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» Winter Camping – Clothing and Prep

How Did I Do It? > Hobbies, Games & Toys > Winter Camping – Clothing and Prep
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Winter camping has always been among my favorite things to do, but as with any other activity in the snow or ice, or even just cold weather, some special adjustments need to be made to make sure that everyone has fun and is safe.

Particularly if there is snow in the forecast, remember that your travel times are going to be longer, and the daytime is going to be shorter, while certain aspects of the daytime are going to take longer so plan accordingly. Adjust your travel times so that you arrive at your destination with enough time to lay a fire and set up the tents before dark. Its not much fun to try to build a fire, and set up camp when its several hours past time to be inside the tents.

You can build a three sided shelter, and use it quite well in the wintertime by using lightweight tarps to prevent wind intrusion, which are a great deal lighter to carry than the average winter tent. They aren’t ideal of course but will fill the bill til you get some daylight if necessary.

When you travel anywhere in wintertime that is going to involve any kind of walking, or outside activities, the smart person is going to dress in layers, so that you can use your clothing to adjust your comfort and moisture level. Make sure that you have at least three layers, one against your skin, one which insulates, such as polar tech, and another outer one that will repel wind and water, and ideally wick it away from the body.

Cotton is not idea material in wintertime for two reasons. It is not an good insulator, becomes wet very easily and takes an excessive amount of time to dry. Wool is a much better choice, and barring that, synthetics are far better choices.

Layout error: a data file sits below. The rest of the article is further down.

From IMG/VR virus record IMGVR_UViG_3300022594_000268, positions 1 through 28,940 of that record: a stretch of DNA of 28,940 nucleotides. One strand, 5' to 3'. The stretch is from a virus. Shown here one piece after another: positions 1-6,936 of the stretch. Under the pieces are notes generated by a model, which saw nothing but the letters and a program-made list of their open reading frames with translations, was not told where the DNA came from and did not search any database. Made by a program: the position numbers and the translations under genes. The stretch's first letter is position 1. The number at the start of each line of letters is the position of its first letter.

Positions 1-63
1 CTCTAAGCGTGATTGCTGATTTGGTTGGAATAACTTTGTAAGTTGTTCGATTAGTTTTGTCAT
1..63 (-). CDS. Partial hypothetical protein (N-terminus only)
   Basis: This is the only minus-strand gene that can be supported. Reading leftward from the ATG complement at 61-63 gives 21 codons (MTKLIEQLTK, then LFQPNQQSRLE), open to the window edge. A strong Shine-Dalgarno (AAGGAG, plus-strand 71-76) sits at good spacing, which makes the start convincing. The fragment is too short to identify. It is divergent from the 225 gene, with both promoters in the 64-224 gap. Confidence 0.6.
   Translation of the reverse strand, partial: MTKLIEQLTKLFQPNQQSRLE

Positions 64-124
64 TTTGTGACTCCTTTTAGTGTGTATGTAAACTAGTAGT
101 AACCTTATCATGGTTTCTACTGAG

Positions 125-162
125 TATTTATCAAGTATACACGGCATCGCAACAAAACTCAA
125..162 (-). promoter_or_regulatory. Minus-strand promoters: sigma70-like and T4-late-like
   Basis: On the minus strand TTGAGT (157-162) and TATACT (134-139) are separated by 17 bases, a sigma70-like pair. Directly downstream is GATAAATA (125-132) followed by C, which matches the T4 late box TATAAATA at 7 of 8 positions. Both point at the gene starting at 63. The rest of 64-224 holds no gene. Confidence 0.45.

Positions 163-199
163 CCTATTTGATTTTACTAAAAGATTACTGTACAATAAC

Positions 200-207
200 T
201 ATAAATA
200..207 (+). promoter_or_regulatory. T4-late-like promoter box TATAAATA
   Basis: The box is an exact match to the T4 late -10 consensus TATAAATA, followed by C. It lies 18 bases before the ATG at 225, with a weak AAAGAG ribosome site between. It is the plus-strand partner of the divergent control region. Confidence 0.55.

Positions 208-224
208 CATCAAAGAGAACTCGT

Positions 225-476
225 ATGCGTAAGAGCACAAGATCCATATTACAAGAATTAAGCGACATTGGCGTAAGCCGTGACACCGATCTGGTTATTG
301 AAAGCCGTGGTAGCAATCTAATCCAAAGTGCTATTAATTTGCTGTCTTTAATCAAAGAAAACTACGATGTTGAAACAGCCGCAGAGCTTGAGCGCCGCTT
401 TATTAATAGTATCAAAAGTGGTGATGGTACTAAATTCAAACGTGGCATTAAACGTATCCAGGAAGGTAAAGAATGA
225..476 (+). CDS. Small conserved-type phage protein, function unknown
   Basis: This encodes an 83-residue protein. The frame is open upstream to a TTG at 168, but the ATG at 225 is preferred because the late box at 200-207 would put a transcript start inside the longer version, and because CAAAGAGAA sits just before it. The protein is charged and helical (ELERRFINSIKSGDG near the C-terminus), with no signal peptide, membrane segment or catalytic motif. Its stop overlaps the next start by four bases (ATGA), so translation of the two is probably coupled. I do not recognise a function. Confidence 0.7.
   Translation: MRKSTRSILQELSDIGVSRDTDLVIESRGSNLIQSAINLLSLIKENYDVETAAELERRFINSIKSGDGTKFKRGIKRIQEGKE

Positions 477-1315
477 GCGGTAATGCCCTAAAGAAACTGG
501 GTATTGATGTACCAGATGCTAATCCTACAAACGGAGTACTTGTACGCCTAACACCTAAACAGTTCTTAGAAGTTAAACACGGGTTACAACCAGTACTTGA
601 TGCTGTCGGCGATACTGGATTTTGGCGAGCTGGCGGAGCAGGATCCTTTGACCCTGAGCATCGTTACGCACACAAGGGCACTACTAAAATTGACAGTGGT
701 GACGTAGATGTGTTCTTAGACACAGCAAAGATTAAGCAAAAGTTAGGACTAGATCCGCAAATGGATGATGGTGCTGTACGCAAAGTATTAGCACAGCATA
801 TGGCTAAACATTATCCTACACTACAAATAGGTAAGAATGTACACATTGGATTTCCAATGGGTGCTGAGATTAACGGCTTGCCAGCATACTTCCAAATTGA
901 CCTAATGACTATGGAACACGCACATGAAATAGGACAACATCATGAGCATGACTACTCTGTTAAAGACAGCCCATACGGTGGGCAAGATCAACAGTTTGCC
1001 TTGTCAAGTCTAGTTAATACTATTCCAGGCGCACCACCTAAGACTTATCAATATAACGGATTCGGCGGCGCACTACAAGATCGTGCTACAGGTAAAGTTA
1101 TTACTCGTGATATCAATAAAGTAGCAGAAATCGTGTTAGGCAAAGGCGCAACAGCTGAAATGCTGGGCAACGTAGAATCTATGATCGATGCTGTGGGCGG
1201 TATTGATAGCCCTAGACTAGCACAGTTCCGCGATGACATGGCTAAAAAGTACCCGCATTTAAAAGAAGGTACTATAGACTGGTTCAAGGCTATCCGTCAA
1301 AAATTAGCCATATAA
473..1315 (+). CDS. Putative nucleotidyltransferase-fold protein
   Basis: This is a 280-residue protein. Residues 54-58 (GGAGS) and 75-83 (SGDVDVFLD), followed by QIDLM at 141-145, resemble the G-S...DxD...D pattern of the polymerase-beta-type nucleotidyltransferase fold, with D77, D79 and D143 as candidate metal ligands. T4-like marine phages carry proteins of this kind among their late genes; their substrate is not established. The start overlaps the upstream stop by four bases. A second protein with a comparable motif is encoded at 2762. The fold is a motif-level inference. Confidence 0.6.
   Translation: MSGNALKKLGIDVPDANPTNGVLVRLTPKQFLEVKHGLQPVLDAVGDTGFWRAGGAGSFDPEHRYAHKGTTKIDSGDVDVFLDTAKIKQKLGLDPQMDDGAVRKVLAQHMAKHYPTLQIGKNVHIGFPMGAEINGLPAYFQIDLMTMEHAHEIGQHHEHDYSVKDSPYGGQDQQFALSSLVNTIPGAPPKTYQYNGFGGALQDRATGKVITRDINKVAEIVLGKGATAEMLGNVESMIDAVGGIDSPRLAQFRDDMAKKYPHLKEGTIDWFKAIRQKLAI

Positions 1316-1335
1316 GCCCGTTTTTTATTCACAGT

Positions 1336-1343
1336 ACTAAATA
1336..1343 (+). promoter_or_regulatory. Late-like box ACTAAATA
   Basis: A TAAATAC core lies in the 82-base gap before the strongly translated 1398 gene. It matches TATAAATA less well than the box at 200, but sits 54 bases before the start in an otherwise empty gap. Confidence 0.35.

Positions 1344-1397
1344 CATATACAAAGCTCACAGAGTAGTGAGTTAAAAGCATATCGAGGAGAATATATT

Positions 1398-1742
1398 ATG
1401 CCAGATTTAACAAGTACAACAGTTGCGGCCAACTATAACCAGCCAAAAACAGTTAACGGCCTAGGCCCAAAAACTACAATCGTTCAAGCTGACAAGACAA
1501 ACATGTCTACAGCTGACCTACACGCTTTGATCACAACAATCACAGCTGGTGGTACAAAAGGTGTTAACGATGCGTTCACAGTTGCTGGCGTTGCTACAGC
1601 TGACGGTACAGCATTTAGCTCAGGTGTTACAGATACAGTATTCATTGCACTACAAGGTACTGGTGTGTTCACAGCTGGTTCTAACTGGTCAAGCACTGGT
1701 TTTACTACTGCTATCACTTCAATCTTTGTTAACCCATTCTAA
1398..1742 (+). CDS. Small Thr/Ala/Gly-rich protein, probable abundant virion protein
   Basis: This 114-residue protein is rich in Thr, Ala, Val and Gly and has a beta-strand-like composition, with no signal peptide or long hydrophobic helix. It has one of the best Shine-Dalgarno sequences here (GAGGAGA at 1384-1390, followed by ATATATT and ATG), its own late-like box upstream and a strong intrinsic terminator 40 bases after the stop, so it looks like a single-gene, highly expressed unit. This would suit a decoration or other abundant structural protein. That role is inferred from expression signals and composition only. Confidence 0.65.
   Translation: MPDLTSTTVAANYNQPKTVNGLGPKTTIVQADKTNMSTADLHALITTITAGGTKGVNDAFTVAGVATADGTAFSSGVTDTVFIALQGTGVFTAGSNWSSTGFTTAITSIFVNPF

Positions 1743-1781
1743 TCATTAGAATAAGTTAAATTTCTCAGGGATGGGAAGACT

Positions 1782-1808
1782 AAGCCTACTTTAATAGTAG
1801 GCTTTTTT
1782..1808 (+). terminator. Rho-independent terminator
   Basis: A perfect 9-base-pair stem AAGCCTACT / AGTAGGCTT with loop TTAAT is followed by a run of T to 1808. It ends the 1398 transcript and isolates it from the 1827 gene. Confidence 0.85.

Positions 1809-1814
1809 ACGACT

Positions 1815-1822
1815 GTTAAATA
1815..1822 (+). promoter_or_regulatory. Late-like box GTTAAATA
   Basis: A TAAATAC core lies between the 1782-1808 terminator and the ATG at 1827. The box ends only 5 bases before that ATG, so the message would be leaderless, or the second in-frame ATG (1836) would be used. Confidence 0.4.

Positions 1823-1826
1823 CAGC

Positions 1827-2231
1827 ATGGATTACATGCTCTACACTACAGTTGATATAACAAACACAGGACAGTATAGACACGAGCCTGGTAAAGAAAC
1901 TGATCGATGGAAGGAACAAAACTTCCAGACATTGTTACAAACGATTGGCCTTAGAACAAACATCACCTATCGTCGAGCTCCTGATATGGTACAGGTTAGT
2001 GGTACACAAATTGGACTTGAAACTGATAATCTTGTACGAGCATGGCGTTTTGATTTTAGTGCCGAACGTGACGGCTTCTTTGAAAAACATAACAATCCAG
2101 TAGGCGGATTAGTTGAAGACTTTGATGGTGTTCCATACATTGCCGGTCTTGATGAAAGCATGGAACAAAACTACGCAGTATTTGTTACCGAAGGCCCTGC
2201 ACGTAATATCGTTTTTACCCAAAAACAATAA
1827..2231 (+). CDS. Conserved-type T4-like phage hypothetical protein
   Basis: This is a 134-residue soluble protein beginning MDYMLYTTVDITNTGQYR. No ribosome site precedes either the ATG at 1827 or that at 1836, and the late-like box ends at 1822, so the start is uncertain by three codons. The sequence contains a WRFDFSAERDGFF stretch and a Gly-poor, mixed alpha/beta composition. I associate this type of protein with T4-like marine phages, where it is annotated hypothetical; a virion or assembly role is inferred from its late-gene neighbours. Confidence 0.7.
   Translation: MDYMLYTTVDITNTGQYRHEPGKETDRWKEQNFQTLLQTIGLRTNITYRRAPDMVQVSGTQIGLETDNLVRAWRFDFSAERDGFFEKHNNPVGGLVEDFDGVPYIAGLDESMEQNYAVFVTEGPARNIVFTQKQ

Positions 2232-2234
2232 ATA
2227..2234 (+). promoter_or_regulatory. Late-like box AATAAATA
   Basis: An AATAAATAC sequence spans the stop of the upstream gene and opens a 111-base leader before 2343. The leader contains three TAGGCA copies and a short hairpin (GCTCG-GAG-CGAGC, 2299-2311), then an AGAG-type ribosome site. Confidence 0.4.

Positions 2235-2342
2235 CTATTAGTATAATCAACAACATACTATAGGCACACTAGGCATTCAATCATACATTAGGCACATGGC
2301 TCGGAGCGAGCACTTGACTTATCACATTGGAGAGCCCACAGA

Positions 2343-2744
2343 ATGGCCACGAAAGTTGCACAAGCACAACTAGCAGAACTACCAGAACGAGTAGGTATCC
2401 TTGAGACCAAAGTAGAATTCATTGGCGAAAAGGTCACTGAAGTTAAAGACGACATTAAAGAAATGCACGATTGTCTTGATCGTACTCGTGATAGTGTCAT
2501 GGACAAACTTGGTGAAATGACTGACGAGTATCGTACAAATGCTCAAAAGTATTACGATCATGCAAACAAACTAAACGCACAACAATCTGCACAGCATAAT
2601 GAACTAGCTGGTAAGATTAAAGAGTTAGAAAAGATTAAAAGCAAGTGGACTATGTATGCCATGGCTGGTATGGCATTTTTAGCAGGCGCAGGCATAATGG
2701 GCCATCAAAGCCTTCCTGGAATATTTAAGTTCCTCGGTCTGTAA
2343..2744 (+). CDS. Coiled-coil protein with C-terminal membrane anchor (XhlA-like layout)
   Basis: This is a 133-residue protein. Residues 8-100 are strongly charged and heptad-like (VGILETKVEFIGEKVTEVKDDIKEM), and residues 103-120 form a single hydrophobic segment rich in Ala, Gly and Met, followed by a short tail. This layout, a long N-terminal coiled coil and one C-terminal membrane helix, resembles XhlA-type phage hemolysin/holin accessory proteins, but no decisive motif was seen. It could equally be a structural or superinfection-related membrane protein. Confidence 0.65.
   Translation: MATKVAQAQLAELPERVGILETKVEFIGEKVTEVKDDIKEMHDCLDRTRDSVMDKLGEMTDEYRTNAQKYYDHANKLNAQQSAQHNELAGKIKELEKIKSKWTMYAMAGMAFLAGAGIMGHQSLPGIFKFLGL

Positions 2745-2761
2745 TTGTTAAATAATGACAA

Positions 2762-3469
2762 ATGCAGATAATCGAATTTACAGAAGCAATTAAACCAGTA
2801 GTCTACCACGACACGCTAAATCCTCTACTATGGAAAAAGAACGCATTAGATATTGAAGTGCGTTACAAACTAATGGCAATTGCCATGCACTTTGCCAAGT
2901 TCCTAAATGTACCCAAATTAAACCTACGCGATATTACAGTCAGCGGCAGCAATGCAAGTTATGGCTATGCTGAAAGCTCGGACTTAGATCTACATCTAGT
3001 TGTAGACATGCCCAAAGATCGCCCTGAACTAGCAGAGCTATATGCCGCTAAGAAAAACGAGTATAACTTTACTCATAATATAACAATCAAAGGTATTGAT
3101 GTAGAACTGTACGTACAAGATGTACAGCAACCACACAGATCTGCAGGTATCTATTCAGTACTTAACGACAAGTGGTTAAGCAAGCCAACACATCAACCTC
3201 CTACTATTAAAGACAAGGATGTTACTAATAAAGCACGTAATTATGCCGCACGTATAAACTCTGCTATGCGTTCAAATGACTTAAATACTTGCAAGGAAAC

Wet feet are NO FUN!! Make sure that your boots or hikers have a waterproof outer layer. Fabric boots are not a good choice, and leather will absorb water and take a long time to dry well. The outer layer in a fabric boot, even one with a good lining, is going to wet and freeze.

Don’t forget a hat. Much of the heat that is lost from your body will be lost from extremities such as head, feet and hands.. and most of that will be lost through the head.. protect it by wearing a wool ski cap, a balaclava,ski mask or a double fleece hat.
Don’t leave your neck open to the wind and absolutely bring gloves and try to make sure that you have a second pair to have in reserve as well as several pairs of extra socks. Wet hands and feet will lead to frostbite, particularly in very cold conditions..

A good tip to remember when you are camping in cold areas or in winter time is to warm up your clothing , socks and so on by pulling them into your sleeping bag with you to warm them prior to getting up from your sleeping bag. You can do the same thing with your boots, by taking the insoles, or the soft inner liner out and warming it as well before you put on your boots.

Before you begin to walk take away part of your insulating layer of clothing so that overheating and sweating isn’t an issue. Standing doesn’t make the heat that hiking will and you will create moisture in your clothing as you walk that you don’t want.

Keep your hiking bag or backpack well organized. Know where all the extra things are and how to get to them easily. This will prevent having to stop and grapple around with your backpack in the event you do need to change out of some wet clothing.

Take along one or two of the hand warmers or chemical heat packs that can be used to warm your extremities in case of need. These little things have been a lifesaver on more than one occasion.

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